17

The title may not make sense and nor would a description alone, so here's a sample of the code:

for(var a=0;a<10;a++) {
    var b=document.createElement('b')
    b.onclick=function() {
        alert(a)
    }
    b.innerHTML=a
    document.body.appendChild(b)
}

What's odd is that when I set innerHTML to a, it uses the current value of a. So, this code creates ten <b> elements with the values 0, 1, 2, 3, 4, 5, 6, 7, 8, & 9. This works perfectly. What doesn't, however, is the onclick function. It returns the final value of a (10) when any of these elements is clicked. I've tried setting another variable to a and then using that other variable in the onclick event, but still it returns the final value of a. How would I make it use the value of a when onclick is set?

  • It's picky and doesn't solve your problem, but variables in javascript have function scope rather than block scope, so you should really define b outside your loop (and a) – tomfumb May 18 '11 at 17:25
31

Try the following

b.onclick= function(arg) {
    return function() {
        alert(arg);
    }
}(a);

The problem you were hitting is that javascript doesn't use block scope. Instead all variables have a lifetime of their containing function. So there was only ever one a captured in all of the onclick functions and they all see it's final value.

The solution works around this by creating a new function and value per scope and then immediately setting that value to the current value of a.

Here's a version that's a bit expanded and perhaps a bit more readable

var createClickHandler = function(arg) {
  return function() { alert(arg); };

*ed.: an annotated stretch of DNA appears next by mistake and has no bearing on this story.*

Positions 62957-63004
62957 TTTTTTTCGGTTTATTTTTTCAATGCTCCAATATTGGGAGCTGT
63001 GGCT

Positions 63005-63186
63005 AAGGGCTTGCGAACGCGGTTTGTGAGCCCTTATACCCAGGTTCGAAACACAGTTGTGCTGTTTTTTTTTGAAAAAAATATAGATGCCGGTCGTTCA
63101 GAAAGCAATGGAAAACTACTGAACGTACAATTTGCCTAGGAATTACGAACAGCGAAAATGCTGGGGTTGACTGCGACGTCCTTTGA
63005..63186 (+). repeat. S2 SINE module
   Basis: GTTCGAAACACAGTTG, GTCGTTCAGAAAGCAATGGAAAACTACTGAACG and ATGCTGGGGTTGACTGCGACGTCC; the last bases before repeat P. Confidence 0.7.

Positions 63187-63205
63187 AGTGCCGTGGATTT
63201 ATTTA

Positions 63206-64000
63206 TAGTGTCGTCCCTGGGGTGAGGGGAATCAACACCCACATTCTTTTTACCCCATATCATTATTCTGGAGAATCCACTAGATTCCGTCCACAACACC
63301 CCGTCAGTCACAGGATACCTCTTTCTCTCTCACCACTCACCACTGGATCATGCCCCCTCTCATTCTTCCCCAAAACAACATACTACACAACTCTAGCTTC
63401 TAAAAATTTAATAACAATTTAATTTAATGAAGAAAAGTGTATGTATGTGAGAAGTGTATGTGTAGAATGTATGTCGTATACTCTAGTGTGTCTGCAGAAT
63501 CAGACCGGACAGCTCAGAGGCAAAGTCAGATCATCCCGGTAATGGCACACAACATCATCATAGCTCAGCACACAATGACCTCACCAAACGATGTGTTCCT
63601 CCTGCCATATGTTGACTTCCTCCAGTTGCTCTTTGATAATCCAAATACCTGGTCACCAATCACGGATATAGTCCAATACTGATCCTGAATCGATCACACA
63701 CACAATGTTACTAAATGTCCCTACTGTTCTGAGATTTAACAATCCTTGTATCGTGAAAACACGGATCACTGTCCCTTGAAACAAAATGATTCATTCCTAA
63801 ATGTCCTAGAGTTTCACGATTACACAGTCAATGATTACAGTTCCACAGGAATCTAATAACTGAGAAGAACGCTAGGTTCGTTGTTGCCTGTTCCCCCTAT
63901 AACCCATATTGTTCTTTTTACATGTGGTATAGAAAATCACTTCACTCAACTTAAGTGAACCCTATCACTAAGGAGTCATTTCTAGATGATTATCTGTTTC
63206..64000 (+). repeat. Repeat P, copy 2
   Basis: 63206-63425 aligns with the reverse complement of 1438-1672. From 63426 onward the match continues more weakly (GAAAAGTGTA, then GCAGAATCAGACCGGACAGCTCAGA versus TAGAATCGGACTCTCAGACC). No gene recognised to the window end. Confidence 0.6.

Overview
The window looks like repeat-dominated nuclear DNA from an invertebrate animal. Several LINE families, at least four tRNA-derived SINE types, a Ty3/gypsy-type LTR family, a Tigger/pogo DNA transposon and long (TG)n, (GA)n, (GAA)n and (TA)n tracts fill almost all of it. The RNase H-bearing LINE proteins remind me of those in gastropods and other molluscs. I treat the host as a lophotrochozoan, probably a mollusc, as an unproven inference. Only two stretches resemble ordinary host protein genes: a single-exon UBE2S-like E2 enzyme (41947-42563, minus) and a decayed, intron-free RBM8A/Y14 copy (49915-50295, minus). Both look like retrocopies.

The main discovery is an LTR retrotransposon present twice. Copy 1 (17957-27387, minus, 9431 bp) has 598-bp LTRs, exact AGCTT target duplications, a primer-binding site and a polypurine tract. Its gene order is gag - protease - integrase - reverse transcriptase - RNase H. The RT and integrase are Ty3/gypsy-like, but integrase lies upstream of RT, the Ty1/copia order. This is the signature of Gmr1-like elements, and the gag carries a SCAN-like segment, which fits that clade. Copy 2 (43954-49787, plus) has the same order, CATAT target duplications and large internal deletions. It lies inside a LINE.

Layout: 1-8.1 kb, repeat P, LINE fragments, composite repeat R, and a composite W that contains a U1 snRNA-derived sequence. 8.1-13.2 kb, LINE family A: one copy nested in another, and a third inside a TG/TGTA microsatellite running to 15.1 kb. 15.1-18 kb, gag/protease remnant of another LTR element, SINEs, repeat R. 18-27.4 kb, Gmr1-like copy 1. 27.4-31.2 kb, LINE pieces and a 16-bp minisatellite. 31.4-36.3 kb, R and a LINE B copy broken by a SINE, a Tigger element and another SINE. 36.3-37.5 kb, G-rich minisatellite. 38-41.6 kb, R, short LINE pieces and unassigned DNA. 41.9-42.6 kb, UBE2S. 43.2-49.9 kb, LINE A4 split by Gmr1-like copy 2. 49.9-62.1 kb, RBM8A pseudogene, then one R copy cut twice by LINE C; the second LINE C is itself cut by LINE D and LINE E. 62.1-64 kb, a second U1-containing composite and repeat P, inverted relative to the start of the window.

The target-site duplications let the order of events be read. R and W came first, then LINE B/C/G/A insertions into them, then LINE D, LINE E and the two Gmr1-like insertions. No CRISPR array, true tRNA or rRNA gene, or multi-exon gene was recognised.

}

for(var a=0;a<10;a++) {
    var b=document.createElement('b')
    b.onclick = createClickHandler(a);
    b.innerHTML=a
    document.body.appendChild(b)
}
| improve this answer | |
  • That works, but can you explain how? I've never seen this done before. – Bobby May 18 '11 at 17:26
  • @Bobby, I just updated my answer with a longer explanation. Did that clear it up? – JaredPar May 18 '11 at 17:27
  • The scope bit makes sense to me, but not how returning a function works. It does the job, though. – Bobby May 18 '11 at 17:32
  • @Bobby, the reason the function works is because it creates a new scope with a separate lifetime from it's containing function. Now instead of 1 scope / lifetime we have 11 (the original function + the 10 created functions). Each of the created ones has a new lifetime which holds the value of a at the time it was created. – JaredPar May 18 '11 at 17:34
  • What exactly does (a) at the end of the onclick function do? – Bobby May 18 '11 at 17:37
1

One dirty workaround which I found out is to use .value property of the created object to store the argument which we want to pass to .onclick function. So I can do something like

for(var a=0;a<10;a++) {
    var b=document.createElement('b')
    b.value=a
    b.onclick=function() {
        myfunc(this.value)
    }
    b.innerHTML=a
    document.body.appendChild(b)
}
function myfunc(n){
  console.log(n)
}

I am not sure if .value works with every element, but it does for DIV for example.

EDIT: To pass more values then one you can concatenate them using some character like _ and then split it

b.value=x+"_"+y+"_"+z

function myfunc(str){
 t=str.split("_")
 x=t[0]
 y=t[1]
 z=t[2]
 console.log(x+","+y+","+z)
}
| improve this answer | |

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